Everyone knows that chillies are hot and can range in their hotness but a recent article in The Washington Post asks the question ‘Are we growing chillies hotter?’
Genetic modification of plants and animals is no secret and it has its good and its bad points. In fact, the common pepper we see today is a modification.
Last year the BBC reported a ‘record-breaking’ chilli called the Infinity Chilli which is said to be the hottest chilli in the world. With a Scoville Scale Rating of 1,179,182, it’s reported that the grower of the chilli, Nick Woods, grew the chilli by accident. His excuse was that there are so many varieties of chilli it was easy to get them crossed.
Basically, chillies can easily be mutated into different varieties and they have been for many years for different uses. Many for specific recipes, some for medicine and herbal remedies and some have even been modified to be used as weapons. In recent years, growing your own chillies has now become a hobby for many so for all we know there thousands upon thousands of different chillies out there with different hotness ratings.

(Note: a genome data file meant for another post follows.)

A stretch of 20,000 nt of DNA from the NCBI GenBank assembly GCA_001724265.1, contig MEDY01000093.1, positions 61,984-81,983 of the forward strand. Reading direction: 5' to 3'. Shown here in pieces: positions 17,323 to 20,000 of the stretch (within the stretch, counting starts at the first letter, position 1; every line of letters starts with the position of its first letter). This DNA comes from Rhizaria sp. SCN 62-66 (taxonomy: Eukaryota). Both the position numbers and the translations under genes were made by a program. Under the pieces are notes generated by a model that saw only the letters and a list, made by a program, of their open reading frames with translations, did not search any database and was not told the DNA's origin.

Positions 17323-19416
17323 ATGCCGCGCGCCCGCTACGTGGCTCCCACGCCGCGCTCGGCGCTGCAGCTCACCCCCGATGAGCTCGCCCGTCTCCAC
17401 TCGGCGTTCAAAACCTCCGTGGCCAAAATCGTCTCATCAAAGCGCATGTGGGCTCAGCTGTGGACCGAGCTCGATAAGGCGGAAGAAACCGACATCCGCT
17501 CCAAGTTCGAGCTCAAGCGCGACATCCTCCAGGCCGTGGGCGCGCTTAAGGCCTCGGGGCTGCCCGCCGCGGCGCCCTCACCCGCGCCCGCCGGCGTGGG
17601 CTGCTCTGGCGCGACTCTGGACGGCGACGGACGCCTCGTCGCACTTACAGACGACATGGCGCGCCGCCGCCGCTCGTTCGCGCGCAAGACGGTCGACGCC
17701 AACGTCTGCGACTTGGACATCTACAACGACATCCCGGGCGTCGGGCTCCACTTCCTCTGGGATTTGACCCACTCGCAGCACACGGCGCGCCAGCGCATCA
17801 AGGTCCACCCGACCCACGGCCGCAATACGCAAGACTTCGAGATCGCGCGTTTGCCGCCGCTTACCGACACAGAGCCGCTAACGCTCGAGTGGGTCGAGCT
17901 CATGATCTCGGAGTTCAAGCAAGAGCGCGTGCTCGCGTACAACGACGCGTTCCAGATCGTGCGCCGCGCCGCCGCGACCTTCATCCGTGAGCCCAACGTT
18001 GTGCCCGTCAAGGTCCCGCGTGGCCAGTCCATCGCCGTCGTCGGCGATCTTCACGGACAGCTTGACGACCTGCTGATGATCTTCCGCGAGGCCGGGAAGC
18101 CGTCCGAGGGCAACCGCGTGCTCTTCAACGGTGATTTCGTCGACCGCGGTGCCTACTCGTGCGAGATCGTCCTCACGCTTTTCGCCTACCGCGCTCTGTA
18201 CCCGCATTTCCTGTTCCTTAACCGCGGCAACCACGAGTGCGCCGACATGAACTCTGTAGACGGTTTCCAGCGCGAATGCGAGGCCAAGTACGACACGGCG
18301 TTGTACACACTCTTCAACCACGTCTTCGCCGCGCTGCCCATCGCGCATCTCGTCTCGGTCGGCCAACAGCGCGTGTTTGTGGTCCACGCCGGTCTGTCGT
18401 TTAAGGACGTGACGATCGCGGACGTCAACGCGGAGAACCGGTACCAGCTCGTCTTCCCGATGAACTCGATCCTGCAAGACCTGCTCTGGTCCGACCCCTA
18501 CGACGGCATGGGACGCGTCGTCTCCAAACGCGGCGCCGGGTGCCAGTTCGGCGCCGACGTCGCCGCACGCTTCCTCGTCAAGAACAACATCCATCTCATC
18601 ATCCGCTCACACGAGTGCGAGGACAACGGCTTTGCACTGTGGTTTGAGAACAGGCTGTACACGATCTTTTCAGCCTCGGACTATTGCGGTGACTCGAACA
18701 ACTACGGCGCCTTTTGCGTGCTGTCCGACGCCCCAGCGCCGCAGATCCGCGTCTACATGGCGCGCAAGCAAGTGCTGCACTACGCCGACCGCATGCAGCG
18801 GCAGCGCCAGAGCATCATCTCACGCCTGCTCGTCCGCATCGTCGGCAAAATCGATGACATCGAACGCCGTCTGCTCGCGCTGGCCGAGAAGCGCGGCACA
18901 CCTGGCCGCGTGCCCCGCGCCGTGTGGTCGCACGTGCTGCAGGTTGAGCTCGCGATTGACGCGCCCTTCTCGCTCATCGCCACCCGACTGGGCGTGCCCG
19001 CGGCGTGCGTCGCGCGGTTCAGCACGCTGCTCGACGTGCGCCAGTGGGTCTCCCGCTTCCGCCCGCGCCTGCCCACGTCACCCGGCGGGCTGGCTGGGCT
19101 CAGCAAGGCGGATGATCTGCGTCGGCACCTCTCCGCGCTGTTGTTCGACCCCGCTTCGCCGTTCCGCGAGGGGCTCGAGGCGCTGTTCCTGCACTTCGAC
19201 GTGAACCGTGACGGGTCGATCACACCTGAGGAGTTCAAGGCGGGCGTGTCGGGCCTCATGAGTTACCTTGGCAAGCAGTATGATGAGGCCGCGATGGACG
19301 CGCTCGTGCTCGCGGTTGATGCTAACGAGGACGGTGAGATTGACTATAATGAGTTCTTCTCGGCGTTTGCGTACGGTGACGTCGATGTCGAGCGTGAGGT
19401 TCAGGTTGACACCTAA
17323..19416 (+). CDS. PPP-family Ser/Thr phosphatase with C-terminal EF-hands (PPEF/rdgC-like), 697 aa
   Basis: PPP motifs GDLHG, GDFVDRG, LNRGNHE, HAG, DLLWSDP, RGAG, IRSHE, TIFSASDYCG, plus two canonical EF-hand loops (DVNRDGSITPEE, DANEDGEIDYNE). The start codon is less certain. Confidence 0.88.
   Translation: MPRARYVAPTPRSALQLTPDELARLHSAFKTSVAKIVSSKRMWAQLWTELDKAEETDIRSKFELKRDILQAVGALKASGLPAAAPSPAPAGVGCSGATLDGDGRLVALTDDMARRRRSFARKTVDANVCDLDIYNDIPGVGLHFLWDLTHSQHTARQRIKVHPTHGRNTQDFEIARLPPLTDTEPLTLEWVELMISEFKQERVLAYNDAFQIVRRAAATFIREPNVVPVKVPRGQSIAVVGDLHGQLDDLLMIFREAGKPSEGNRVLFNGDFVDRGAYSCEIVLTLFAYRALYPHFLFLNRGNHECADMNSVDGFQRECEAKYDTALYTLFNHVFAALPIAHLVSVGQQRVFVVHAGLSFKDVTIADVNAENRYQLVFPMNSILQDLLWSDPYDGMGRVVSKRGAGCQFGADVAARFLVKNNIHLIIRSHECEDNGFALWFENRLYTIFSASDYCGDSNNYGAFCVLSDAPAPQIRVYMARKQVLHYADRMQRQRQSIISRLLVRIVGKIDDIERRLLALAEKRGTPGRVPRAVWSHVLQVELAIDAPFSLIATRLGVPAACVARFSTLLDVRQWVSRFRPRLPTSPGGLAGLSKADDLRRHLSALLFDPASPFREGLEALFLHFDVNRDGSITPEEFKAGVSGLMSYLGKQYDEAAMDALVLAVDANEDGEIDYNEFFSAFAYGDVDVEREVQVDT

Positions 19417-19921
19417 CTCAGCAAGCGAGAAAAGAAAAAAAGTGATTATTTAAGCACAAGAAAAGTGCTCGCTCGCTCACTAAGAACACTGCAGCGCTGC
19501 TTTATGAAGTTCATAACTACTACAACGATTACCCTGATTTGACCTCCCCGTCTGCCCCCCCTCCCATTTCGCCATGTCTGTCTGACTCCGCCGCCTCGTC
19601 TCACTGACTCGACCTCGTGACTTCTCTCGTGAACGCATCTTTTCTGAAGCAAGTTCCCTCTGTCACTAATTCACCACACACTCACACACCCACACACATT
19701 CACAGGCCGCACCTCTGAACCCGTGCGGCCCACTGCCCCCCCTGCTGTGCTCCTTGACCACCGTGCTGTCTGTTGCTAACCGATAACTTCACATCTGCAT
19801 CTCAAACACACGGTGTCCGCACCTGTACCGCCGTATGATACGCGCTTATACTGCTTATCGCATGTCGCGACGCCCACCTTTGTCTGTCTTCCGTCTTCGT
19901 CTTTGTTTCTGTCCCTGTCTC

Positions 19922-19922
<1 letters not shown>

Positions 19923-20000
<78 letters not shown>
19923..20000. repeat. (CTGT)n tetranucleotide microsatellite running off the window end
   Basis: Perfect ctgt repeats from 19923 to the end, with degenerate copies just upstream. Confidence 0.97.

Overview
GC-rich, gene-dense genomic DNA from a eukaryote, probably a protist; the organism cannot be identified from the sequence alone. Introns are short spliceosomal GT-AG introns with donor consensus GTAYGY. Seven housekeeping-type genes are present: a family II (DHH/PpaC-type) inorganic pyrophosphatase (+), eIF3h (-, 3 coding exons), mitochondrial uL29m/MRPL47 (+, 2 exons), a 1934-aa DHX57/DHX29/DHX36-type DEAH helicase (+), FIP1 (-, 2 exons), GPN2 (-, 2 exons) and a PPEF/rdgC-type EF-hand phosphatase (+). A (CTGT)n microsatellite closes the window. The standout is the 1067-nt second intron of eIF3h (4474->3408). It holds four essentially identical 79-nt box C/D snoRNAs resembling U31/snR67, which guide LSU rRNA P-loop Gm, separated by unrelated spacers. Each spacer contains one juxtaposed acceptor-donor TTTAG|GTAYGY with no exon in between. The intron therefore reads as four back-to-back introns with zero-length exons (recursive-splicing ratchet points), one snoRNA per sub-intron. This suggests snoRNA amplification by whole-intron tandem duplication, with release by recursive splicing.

The problem is that chillies like the Infinity Chilli don’t really have any good uses other than to cause pain, so what is really the point of growing them this hot?